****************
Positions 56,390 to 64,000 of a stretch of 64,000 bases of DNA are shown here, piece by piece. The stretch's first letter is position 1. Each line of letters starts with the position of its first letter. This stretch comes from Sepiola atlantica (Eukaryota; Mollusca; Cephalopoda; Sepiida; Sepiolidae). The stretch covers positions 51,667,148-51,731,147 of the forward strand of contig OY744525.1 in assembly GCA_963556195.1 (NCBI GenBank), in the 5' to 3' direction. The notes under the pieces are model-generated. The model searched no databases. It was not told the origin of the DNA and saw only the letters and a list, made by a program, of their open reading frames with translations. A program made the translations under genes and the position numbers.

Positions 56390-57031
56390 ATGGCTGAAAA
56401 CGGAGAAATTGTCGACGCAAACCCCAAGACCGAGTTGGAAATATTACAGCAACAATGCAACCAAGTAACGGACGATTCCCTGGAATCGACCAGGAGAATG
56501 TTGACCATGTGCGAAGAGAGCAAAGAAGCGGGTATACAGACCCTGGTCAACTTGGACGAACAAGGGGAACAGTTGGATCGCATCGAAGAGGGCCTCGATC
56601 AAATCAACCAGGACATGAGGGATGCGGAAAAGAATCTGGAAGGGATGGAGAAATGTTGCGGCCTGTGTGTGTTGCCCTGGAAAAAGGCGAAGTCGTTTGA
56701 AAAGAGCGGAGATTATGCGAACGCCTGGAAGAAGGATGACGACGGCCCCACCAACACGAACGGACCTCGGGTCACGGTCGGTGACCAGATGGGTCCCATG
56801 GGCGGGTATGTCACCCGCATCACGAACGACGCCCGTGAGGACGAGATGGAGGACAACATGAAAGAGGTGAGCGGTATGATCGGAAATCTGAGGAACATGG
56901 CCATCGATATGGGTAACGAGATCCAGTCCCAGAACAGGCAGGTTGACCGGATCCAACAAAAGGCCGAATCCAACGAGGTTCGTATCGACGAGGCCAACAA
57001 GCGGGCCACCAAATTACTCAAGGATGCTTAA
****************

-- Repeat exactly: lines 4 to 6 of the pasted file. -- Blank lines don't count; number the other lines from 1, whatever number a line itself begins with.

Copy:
56401 CGGAGAAATTGTCGACGCAAACCCCAAGACCGAGTTGGAAATATTACAGCAACAATGCAACCAAGTAACGGACGATTCCCTGGAATCGACCAGGAGAATG
56501 TTGACCATGTGCGAAGAGAGCAAAGAAGCGGGTATACAGACCCTGGTCAACTTGGACGAACAAGGGGAACAGTTGGATCGCATCGAAGAGGGCCTCGATC
56601 AAATCAACCAGGACATGAGGGATGCGGAAAAGAATCTGGAAGGGATGGAGAAATGTTGCGGCCTGTGTGTGTTGCCCTGGAAAAAGGCGAAGTCGTTTGA